A white boy gave me my first homoerotic experience — kissing my cheek and rubbing his penis against mine. A white girl's left cheek burned my lips when I planted my first precocious kiss on it — Teresa. I still remember her delicate fragrance and smooth skin. Physical passion and sexual attraction — one great social leveler, caught up with me at age 10 and good thing Teresa liked me. There were no Indigenous people in Canmore when we lived there. How strange, I thought, there had to be Indian reserves nearby, and sure enough, the Lakota people were very close by, but I didn't ever see them in town.
My innocent overtures to the tallest and fairest kid from my grade five class in Canmore, Harry, were met with a strong rebuke — don't talk to me chimp, or is it chink. I'm not Chinese, I'm Indian — Nehiyaw, I yelled back. Outside after school Chink. I'll be waiting. I lunged at him — knocking him to the ground — then punched his face, grabbed his blond hair and pounded his head on the cement. Where did this rage come from? Harry whimpered over to his younger brother who had admonished him not to bully me. I got invited to Lori's birthday party the next week, with all the cool kids in our class — all white. I was in. Thank you, Harry.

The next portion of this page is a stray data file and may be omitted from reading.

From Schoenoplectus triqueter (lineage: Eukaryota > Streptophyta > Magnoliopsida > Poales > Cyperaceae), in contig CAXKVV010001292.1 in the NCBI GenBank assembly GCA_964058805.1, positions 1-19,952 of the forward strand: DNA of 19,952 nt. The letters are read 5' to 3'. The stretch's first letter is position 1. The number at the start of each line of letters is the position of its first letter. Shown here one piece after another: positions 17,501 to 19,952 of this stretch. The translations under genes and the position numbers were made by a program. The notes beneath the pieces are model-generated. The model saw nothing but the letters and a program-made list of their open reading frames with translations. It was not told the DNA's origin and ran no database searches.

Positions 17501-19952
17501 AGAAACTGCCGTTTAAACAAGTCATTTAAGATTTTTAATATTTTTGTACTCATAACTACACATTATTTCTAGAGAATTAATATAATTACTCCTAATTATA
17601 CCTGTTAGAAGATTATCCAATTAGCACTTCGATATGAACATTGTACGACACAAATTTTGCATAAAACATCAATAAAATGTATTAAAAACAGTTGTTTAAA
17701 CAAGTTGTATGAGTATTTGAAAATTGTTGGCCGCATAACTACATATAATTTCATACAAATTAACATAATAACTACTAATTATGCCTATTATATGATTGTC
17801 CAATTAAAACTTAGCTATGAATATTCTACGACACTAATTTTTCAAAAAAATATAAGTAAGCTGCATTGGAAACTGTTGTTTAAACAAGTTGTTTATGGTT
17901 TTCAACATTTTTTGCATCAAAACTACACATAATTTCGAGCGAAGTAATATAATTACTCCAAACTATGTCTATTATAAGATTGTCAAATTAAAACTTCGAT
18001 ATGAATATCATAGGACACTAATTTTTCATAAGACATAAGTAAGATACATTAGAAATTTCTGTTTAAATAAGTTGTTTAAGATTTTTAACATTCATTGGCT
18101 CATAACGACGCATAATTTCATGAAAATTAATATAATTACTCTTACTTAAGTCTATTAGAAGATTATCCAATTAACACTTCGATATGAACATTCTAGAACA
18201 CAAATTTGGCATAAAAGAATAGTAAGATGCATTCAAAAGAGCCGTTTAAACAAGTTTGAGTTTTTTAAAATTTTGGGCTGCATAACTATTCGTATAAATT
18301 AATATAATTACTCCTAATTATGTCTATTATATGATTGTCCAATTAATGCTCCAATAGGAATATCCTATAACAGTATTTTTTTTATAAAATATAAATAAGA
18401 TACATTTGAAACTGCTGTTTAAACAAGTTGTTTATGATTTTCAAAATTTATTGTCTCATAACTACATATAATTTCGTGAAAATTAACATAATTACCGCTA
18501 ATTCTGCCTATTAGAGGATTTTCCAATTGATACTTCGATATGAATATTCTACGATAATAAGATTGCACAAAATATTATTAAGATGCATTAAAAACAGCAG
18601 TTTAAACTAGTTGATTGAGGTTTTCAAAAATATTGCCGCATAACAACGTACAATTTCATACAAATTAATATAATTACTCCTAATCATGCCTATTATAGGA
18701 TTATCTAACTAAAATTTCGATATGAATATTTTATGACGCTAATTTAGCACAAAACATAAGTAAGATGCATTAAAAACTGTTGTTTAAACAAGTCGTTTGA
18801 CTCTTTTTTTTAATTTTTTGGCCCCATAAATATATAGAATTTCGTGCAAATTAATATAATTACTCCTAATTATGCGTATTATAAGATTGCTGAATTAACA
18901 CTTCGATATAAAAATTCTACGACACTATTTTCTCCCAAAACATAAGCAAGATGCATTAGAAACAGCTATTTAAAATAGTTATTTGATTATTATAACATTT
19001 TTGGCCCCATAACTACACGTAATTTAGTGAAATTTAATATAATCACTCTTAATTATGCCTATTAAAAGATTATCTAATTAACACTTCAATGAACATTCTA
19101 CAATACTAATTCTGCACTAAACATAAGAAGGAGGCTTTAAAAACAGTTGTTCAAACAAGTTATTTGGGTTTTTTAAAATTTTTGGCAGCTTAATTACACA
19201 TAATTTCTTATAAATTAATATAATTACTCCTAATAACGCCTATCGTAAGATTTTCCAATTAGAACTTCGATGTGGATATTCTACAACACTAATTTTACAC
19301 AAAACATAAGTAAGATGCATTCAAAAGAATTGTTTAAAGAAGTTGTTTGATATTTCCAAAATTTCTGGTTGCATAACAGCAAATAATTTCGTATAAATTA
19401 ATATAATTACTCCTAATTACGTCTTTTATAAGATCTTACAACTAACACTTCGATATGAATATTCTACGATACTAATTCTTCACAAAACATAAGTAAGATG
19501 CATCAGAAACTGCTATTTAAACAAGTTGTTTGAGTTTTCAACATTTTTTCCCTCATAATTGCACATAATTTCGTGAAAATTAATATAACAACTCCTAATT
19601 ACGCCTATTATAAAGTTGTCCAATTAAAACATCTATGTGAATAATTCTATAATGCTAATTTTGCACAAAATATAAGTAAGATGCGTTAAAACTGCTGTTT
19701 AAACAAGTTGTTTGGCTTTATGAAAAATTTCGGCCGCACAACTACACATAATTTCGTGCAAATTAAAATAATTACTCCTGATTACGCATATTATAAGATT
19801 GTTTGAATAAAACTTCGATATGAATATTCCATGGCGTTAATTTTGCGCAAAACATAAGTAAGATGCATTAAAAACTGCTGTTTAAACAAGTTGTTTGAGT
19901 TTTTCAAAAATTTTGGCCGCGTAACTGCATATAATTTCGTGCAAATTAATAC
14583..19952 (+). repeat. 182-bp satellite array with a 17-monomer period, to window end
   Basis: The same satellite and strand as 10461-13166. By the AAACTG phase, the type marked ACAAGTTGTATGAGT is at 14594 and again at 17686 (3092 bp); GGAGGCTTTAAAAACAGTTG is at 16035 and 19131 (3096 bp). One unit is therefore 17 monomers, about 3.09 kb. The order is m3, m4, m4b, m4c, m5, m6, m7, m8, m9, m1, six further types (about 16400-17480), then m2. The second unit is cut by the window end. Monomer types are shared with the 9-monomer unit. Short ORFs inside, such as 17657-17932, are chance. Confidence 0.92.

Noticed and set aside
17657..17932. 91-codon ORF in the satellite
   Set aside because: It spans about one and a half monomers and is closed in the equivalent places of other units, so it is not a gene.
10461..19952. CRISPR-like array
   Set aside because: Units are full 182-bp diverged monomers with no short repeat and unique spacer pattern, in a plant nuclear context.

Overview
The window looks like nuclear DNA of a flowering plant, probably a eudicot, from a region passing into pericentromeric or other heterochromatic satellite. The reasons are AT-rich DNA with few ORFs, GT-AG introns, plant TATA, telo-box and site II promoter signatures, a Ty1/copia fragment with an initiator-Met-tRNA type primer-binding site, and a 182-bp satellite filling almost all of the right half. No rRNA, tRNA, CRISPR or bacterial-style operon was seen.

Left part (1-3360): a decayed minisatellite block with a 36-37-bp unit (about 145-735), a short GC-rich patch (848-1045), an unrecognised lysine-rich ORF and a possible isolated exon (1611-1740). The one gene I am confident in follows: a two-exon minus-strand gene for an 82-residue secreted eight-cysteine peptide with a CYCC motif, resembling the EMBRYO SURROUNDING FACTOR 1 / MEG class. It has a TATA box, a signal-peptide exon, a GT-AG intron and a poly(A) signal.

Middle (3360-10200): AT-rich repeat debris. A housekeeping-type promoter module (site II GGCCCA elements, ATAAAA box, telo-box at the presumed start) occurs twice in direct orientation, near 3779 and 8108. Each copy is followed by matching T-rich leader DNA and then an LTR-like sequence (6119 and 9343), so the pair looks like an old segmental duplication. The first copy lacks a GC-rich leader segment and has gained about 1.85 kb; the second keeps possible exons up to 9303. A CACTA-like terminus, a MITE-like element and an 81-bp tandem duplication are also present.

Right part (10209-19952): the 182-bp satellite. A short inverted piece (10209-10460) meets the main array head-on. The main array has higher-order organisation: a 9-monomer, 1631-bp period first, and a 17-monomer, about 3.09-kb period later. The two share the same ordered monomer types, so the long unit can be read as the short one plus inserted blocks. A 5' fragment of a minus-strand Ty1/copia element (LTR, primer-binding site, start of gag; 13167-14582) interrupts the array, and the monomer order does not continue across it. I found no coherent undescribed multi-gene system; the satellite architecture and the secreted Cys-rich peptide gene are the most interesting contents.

A quick scan of the room — not one face flinched. Did they hear him?- Darrel J. McLeod
I only needed the four fingers of one hand to count the number of brown faces, or should I say coloured faces in the crowd. At 44, I was an executive in the federal government. I thought I had arrived, but the rude awakening came at my first executive retreat in Ottawa. I was invisible. Well, almost. Somehow the one Black person in the crowd of 500 or so, the two middle-eastern looking people, the one woman of colour and I had gravitated to each other and were sitting together at a table with five empty chairs, in a packed room. Huddling like penguins to avoid the chill. A speaker from the Bush administration — a PhD level expert on germ warfare: it's not new you know — germ warfare. It was used strategically by the colonial powers, the British, Spanish and French in the late 18th and 19th centuries, against Indigenous peoples. Oh my god, does he know what he's saying? A quick scan of the room — not one face flinched. Did they hear him?